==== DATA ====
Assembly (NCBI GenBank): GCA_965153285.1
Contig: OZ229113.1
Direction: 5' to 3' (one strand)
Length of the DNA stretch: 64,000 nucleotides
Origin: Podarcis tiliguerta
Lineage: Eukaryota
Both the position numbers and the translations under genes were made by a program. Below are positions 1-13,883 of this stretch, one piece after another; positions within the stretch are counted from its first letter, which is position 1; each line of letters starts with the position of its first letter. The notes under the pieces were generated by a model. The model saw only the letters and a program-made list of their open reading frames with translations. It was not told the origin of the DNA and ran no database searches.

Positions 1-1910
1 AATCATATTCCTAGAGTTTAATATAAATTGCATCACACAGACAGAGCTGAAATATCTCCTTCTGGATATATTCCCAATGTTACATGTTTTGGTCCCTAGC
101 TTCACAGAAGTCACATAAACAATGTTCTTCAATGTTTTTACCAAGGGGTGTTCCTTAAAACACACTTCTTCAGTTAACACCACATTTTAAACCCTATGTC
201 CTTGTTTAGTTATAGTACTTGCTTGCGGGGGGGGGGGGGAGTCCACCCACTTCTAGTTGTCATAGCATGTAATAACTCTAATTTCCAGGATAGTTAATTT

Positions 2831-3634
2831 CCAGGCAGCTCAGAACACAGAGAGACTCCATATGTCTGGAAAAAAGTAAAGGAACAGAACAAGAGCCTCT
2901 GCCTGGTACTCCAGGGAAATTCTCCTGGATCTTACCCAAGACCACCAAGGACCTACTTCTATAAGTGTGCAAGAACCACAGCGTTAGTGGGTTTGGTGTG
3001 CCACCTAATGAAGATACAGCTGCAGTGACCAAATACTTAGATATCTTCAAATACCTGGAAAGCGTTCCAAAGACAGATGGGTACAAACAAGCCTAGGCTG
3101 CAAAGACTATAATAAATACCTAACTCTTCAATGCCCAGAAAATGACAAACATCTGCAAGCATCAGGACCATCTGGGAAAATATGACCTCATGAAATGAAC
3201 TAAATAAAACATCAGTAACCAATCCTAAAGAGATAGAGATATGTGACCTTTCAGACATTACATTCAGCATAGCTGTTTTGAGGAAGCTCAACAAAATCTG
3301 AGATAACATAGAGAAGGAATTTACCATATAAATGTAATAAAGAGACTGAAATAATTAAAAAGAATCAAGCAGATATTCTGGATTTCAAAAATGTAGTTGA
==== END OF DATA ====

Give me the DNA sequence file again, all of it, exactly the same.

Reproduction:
Assembly (NCBI GenBank): GCA_965153285.1
Contig: OZ229113.1
Direction: 5' to 3' (one strand)
Length of the DNA stretch: 64,000 nucleotides
Origin: Podarcis tiliguerta
Lineage: Eukaryota
Both the position numbers and the translations under genes were made by a program. Below are positions 1-13,883 of this stretch, one piece after another; positions within the stretch are counted from its first letter, which is position 1; each line of letters starts with the position of its first letter. The notes under the pieces were generated by a model. The model saw only the letters and a program-made list of their open reading frames with translations. It was not told the origin of the DNA and ran no database searches.

Positions 1-1910
1 AATCATATTCCTAGAGTTTAATATAAATTGCATCACACAGACAGAGCTGAAATATCTCCTTCTGGATATATTCCCAATGTTACATGTTTTGGTCCCTAGC
101 TTCACAGAAGTCACATAAACAATGTTCTTCAATGTTTTTACCAAGGGGTGTTCCTTAAAACACACTTCTTCAGTTAACACCACATTTTAAACCCTATGTC
201 CTTGTTTAGTTATAGTACTTGCTTGCGGGGGGGGGGGGGAGTCCACCCACTTCTAGTTGTCATAGCATGTAATAACTCTAATTTCCAGGATAGTTAATTT

Positions 2831-3634
2831 CCAGGCAGCTCAGAACACAGAGAGACTCCATATGTCTGGAAAAAAGTAAAGGAACAGAACAAGAGCCTCT
2901 GCCTGGTACTCCAGGGAAATTCTCCTGGATCTTACCCAAGACCACCAAGGACCTACTTCTATAAGTGTGCAAGAACCACAGCGTTAGTGGGTTTGGTGTG
3001 CCACCTAATGAAGATACAGCTGCAGTGACCAAATACTTAGATATCTTCAAATACCTGGAAAGCGTTCCAAAGACAGATGGGTACAAACAAGCCTAGGCTG
3101 CAAAGACTATAATAAATACCTAACTCTTCAATGCCCAGAAAATGACAAACATCTGCAAGCATCAGGACCATCTGGGAAAATATGACCTCATGAAATGAAC
3201 TAAATAAAACATCAGTAACCAATCCTAAAGAGATAGAGATATGTGACCTTTCAGACATTACATTCAGCATAGCTGTTTTGAGGAAGCTCAACAAAATCTG
3301 AGATAACATAGAGAAGGAATTTACCATATAAATGTAATAAAGAGACTGAAATAATTAAAAAGAATCAAGCAGATATTCTGGATTTCAAAAATGTAGTTGA